Army Cyber capabilities increasing to include Guard, Reserve

By Jacqueline M. HamesOctober 28, 2014

AUSA Cyber Panel
Maj. Gen. John B. Morrison, commander of the United States Army Network Enterprise Technology Command (left), and Lt. Gen. Edward C. Cardon, commander of the United States Army Cyber Command, discuss the Army's increasing cyber capabilities at a foru... (Photo Credit: U.S. Army) VIEW ORIGINAL

WASHINGTON (Army News Service, Oct. 17, 2014) -- The Army's top cyberspace experts said increasing digital capabilities of the force include 11 cyber protection brigades in the National Guard, and 400 more cyber Soldiers in the Army Reserve.

During the "Increasing Cyber Capabilities for the Army" panel discussion Wednesday, at the Association of the United States Army's Annual Meeting and Exposition, leaders detailed how the Army is working toward network modernization through the new Cyber Center of Excellence and cyber protection brigades.

The Cyber Center of Excellence encompasses the U.S. Army Signal School, the Cyber School, and electronic warfare, Maj. Gen. Stephen Fogarty, commander of the Cyber Center of Excellence, at Fort Gordon, Georgia, said during the panel. His priorities for modernization include filling the Army's Cyber University by writing and publishing doctrine for cyber that will be operationally informed.

Lt. Gen. Edward C. Cardon, commander of the United States Army Cyber Command, moderated the panel.

Maj. Gen. John B. Morrison, commanding general of the Army's Network Enterprise Technology Command, said there are three parts of network modernization: increasing capacity at posts, camps, and stations; modernizing installation structure by providing net connectivity "all the way down to the desktop;" and building a single security architecture.

"If you buy into a single security architecture, you're going to have three organizations working off the same box," Morrison said. "That should make everybody a little uncomfortable because it's a completely different construct than we ever had in the past."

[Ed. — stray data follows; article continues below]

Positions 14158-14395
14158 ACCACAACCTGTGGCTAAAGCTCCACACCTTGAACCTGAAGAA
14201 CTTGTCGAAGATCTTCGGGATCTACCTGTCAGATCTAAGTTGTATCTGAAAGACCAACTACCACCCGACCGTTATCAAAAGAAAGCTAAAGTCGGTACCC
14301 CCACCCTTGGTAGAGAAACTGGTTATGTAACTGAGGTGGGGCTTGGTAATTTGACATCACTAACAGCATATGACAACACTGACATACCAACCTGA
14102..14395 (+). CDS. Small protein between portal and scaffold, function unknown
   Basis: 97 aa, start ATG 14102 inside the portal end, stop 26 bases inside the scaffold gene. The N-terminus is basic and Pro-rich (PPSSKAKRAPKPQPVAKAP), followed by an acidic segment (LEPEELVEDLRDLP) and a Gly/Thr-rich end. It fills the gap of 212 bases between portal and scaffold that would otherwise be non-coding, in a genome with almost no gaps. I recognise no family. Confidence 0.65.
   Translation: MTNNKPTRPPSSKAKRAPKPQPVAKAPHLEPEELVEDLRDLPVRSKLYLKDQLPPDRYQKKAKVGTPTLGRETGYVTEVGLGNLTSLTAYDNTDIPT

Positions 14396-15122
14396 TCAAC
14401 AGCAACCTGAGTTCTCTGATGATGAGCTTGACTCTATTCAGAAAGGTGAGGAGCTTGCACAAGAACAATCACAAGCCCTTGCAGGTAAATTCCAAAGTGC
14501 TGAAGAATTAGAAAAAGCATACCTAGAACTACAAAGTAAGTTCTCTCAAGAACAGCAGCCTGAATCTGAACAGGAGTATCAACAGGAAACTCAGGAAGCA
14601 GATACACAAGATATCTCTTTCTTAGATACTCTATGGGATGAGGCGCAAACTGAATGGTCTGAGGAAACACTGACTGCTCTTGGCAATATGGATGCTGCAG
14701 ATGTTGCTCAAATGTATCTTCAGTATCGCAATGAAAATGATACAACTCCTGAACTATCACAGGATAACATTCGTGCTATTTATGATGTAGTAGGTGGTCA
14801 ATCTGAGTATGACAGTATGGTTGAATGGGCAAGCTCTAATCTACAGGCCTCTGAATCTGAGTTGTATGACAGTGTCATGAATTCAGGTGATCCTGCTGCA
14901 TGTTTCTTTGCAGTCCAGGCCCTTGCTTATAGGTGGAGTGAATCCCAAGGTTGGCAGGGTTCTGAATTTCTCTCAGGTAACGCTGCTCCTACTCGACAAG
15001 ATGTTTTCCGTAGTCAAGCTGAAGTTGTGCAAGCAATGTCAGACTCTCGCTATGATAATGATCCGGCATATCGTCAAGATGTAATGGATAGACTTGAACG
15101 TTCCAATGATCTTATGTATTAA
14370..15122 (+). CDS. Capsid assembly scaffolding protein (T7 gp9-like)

Cyber protection teams, in concert with regional cyber centers, will also be key in defending the network, Morrison said.

The National Guard and Reserve are working hard to develop their own cyber protection brigades, in a joint effort with the entire force to ensure network protection.

"The Army National Guard is currently adding 11 cyber protection teams," said Col. Mark C. DiTrolio, commander, Army Reserve Cyber Operations Group. "The cyber protection team is one of the three organizations and services providing cyberspace operations under the direction of CYBERCOM."

Ten of those Guard teams will be traditional National Guard teams, he said. They will be trained by CYBERCOM and be available for state and federal missions. The other National Guard teams are already undergoing training.

The Army Reserve, which provides support to a number of different organizations, including the Defense Information Systems Agency and the 335th Signal Command (Theater) in southwest Asia, is in the process of adding 400 Soldiers to various units to increase support of cyberspace operations, DiTrolio explained.

The increase includes Soldiers to form an Army Reserve intelligence capability for cyberspace operations, he said.

Related Links:

U.S. Army Cyber Center of Excellence

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